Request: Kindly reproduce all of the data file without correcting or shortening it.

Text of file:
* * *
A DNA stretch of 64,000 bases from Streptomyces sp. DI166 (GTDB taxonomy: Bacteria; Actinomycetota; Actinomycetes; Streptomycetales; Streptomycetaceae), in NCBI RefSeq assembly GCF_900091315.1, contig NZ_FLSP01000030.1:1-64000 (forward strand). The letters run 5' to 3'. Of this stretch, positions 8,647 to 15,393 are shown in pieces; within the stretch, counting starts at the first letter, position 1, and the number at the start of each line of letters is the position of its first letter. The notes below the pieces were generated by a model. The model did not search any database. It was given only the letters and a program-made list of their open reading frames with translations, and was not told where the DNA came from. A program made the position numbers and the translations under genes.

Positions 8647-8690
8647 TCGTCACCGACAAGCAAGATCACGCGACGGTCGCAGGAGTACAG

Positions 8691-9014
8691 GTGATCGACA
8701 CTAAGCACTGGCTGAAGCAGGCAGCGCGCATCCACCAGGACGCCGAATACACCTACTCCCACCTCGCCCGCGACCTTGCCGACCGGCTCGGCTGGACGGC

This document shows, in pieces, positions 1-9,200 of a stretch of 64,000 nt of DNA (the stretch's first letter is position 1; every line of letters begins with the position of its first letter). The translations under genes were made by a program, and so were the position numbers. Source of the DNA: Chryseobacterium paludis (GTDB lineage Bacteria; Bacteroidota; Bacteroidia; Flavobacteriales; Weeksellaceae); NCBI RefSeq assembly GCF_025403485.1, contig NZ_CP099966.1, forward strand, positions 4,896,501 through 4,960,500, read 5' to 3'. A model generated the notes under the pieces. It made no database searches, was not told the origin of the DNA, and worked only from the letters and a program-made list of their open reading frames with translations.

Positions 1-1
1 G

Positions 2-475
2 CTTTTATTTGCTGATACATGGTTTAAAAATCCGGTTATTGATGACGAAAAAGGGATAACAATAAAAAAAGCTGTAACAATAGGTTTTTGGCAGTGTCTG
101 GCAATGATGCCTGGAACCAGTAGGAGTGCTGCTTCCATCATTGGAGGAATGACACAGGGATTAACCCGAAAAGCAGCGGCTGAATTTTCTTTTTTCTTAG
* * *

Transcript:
A DNA stretch of 64,000 bases from Streptomyces sp. DI166 (GTDB taxonomy: Bacteria; Actinomycetota; Actinomycetes; Streptomycetales; Streptomycetaceae), in NCBI RefSeq assembly GCF_900091315.1, contig NZ_FLSP01000030.1:1-64000 (forward strand). The letters run 5' to 3'. Of this stretch, positions 8,647 to 15,393 are shown in pieces; within the stretch, counting starts at the first letter, position 1, and the number at the start of each line of letters is the position of its first letter. The notes below the pieces were generated by a model. The model did not search any database. It was given only the letters and a program-made list of their open reading frames with translations, and was not told where the DNA came from. A program made the position numbers and the translations under genes.

Positions 8647-8690
8647 TCGTCACCGACAAGCAAGATCACGCGACGGTCGCAGGAGTACAG

Positions 8691-9014
8691 GTGATCGACA
8701 CTAAGCACTGGCTGAAGCAGGCAGCGCGCATCCACCAGGACGCCGAATACACCTACTCCCACCTCGCCCGCGACCTTGCCGACCGGCTCGGCTGGACGGC

This document shows, in pieces, positions 1-9,200 of a stretch of 64,000 nt of DNA (the stretch's first letter is position 1; every line of letters begins with the position of its first letter). The translations under genes were made by a program, and so were the position numbers. Source of the DNA: Chryseobacterium paludis (GTDB lineage Bacteria; Bacteroidota; Bacteroidia; Flavobacteriales; Weeksellaceae); NCBI RefSeq assembly GCF_025403485.1, contig NZ_CP099966.1, forward strand, positions 4,896,501 through 4,960,500, read 5' to 3'. A model generated the notes under the pieces. It made no database searches, was not told the origin of the DNA, and worked only from the letters and a program-made list of their open reading frames with translations.

Positions 1-1
1 G

Positions 2-475
2 CTTTTATTTGCTGATACATGGTTTAAAAATCCGGTTATTGATGACGAAAAAGGGATAACAATAAAAAAAGCTGTAACAATAGGTTTTTGGCAGTGTCTG
101 GCAATGATGCCTGGAACCAGTAGGAGTGCTGCTTCCATCATTGGAGGAATGACACAGGGATTAACCCGAAAAGCAGCGGCTGAATTTTCTTTTTTCTTAG